The Portola Cross overlooks the Carmel Bay. There is much history behind this area and the placing of the cross.
Subastian Viscaino in 1602 sailed from Mexico to what was known as Alta California. With him he took back reports of a large bay and natural harbor. Future colonization was thought to be suitable due to it’s seclusion and close sources of wood. The area had been mapped by Juan Cabrillo some 60 years before Viscaino’s visit. The latter provided more detail, as well as, some exaggerated reports of the area.
Not until 1768 did the Spanish get serious about colonizing Alta California. In this expedition it was planned to establish a presidio in San Diego and locate Monterey Bay and establish a presidio in the harbor by Viscaino. In the summer of 1769 Captain Don Gaspar de Portola and Father Juan Crespi along with a group of soldiers, natives, and mules headed north from San Diego. The San Jose, a supply ship from Mexico was to meet them when they reached Monterey Bay. What the land travelers did not know was the San Jose was lost. They came up the coast past what is now Morro Bay reached the Salinas River which they mistook for the Rio Del Carmelo that was described by Viscaino.
The Carmel River was accurately described by Viscaino as being south of Monterey Bay. On October 1, 1769 upon arrival at the Salinas River the Portola-Crespi expedition believed they were still south of their destination. They continued north until they reached the San Francisco Bay. They realized they went too far north and turned back south.
The travelers became aware that the information give by Vicaino was incorrect. They were unaware of the San Jose’s whereabouts and their provisions were running low. Unaware they had arrived at their destination, on November 28th, they stood on the shores of Monterey Bay. They camped for several days south of the bay near San Jose Creek, not knowing they were south of the Carmel River.
The expedition decided to return to San Diego due to malnutrition and illness of the travelers. A large cross was put up to signal passing ships, in particular the San Jose on December 9th or 10th near the shore where they had set up their campsite. They engraved a message in the wooden cross to dig at the base where a message was placed in a container. In the message they explained they were headed back to San Diego and the dire situation they were in. They also erected a cross on the shore of the southeast side of Monterey Bay.
Potola and Crespi set out again in April of 1770. This time they had an understanding of their errors in navigation previously. They located Monterey on May 24 and discovered the second cross was still standing. Natives had place mussels at the base of the cross, arrows in the ground, and hung sardines from it with strings.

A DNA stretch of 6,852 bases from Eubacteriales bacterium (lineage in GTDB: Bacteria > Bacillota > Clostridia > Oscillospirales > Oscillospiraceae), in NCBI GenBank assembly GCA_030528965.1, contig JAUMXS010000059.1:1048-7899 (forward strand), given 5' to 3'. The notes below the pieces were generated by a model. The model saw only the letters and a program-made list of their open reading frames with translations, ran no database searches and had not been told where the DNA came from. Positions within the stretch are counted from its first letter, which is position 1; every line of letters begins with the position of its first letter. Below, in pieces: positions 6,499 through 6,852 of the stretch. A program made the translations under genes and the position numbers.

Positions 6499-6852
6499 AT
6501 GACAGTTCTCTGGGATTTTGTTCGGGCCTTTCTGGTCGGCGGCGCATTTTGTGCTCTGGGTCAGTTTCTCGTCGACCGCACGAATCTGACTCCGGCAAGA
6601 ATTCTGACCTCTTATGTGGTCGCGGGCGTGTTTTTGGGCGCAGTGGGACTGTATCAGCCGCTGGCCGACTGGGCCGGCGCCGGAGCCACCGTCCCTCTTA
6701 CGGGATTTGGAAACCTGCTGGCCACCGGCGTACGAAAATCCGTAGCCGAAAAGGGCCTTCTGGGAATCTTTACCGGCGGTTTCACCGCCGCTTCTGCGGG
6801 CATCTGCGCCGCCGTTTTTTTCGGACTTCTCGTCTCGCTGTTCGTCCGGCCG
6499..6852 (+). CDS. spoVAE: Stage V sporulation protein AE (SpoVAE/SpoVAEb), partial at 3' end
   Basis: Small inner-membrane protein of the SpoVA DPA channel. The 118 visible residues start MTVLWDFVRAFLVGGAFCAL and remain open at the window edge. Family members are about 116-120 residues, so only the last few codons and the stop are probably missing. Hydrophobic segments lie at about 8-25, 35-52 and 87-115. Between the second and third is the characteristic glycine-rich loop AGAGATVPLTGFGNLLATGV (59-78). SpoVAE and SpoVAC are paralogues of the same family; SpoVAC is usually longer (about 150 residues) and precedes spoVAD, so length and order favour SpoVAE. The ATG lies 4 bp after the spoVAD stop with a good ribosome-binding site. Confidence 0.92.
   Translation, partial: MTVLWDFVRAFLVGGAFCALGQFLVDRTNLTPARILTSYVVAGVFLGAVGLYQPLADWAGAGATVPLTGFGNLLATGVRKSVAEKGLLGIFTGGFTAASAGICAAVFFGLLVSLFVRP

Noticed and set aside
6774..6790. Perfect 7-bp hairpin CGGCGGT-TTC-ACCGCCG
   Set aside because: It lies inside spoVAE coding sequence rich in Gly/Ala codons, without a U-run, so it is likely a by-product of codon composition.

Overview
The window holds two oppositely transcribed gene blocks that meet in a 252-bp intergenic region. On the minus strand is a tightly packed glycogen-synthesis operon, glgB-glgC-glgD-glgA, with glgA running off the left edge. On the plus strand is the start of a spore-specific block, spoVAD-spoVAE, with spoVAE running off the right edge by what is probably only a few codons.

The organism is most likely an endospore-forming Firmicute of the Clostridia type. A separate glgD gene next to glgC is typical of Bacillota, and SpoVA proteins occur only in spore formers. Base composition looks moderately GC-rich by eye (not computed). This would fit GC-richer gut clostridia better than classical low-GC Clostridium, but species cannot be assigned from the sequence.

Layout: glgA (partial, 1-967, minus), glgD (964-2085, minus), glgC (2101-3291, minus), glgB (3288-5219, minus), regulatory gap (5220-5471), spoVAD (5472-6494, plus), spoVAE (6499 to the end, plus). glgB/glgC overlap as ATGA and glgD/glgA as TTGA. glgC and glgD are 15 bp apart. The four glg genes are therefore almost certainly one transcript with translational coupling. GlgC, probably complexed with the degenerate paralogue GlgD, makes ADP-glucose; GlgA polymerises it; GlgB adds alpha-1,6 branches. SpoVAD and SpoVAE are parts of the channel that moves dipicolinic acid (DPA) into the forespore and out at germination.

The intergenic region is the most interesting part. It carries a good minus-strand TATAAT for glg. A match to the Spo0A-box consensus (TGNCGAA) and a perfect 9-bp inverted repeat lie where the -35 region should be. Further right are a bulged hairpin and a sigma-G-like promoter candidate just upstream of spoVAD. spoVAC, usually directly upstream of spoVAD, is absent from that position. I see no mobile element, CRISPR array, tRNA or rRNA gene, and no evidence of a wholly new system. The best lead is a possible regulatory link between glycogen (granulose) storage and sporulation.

Father Junipero Serra arrived in Monterey on May 31st via the supply ship the San Antonio.
Learn more about this and many more historical events in the Monterey Bay area by traveling to Monterey, CA and taking SOC 902 Monterey: Historic Capital of California. Find out more about this course here.
Take this great California history course from Fresno Pacific University Center for Professional Development. Visit the Los Angeles, CA area and earn Continuing Education Units. Learn about Los Angeles’ great history where it happened. You can take the information directly back into your classroom. Learn more at my website, http://teacherslearningconnection.com/courses/los-angeles.html or go to the FPU site, http://ce.fresno.edu/cpd/courses/coursedetails.aspx?courseCode=SOC-903.
Easter break is right around the corner. What a great time to take a vacation and earn some CEUs. Are you interested in California history and California’s beautiful Monterey area? Check out this travel course from Fresno Pacific University Center for Professional Development: Monterey: Historic Capital of California. Learn where history happened, listen to many oral histories, and take the information back to your classroom.
This is a great course for teachers who want to learn more about the California’s Gold Rush Era. Earn CEUs at Fresno Pacific University while traveling to the gold rush area or take the course from home on DVD. Find out more on the Gold Rush Course Page. Fresno Pacific University Course Pages: SOC 901V Gold Rush 49ers/Miners (No Travel) or SOC 901 Gold Rush 49ers/Miners (Travel Required).
Are you a teacher interested in earning CEUs and learning more about California’s Gold Rush Era? You can take one of my courses on the Mother Lode through Fresno Pacific University Center For Professional Development. This course is offered on DVD as an at home study or you can travel to the sites in Mariposa, CA. Either way you will learn about California’s rich history and many of the people who were a part of making California what it is today.
Watch this short video to learn more about this course. Courses: SOC 900V History of the Mother Lode (DVD Course) or SOC 900 History of the Mother Lode (Travel Course). Go to the Mother Lode Course Page on my site to find out more.